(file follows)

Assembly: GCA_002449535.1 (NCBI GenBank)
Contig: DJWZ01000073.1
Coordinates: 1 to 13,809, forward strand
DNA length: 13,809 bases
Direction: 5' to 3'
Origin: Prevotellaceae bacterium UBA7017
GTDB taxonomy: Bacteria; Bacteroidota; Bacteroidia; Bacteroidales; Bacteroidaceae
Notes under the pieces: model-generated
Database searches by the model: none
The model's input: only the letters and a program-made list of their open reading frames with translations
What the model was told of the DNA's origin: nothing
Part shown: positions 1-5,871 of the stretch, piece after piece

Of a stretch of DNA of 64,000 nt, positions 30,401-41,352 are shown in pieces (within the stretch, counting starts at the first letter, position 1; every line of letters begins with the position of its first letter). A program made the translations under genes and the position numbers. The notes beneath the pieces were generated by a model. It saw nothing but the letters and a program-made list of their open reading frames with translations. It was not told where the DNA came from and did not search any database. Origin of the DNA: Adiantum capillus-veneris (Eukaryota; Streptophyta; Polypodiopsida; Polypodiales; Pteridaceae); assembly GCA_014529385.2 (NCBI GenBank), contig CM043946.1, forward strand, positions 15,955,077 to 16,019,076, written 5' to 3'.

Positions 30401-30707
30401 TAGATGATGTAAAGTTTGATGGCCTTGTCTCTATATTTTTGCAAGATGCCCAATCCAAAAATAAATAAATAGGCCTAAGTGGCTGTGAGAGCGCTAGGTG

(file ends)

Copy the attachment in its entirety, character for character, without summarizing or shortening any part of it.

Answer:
Assembly: GCA_002449535.1 (NCBI GenBank)
Contig: DJWZ01000073.1
Coordinates: 1 to 13,809, forward strand
DNA length: 13,809 bases
Direction: 5' to 3'
Origin: Prevotellaceae bacterium UBA7017
GTDB taxonomy: Bacteria; Bacteroidota; Bacteroidia; Bacteroidales; Bacteroidaceae
Notes under the pieces: model-generated
Database searches by the model: none
The model's input: only the letters and a program-made list of their open reading frames with translations
What the model was told of the DNA's origin: nothing
Part shown: positions 1-5,871 of the stretch, piece after piece

Of a stretch of DNA of 64,000 nt, positions 30,401-41,352 are shown in pieces (within the stretch, counting starts at the first letter, position 1; every line of letters begins with the position of its first letter). A program made the translations under genes and the position numbers. The notes beneath the pieces were generated by a model. It saw nothing but the letters and a program-made list of their open reading frames with translations. It was not told where the DNA came from and did not search any database. Origin of the DNA: Adiantum capillus-veneris (Eukaryota; Streptophyta; Polypodiopsida; Polypodiales; Pteridaceae); assembly GCA_014529385.2 (NCBI GenBank), contig CM043946.1, forward strand, positions 15,955,077 to 16,019,076, written 5' to 3'.

Positions 30401-30707
30401 TAGATGATGTAAAGTTTGATGGCCTTGTCTCTATATTTTTGCAAGATGCCCAATCCAAAAATAAATAAATAGGCCTAAGTGGCTGTGAGAGCGCTAGGTG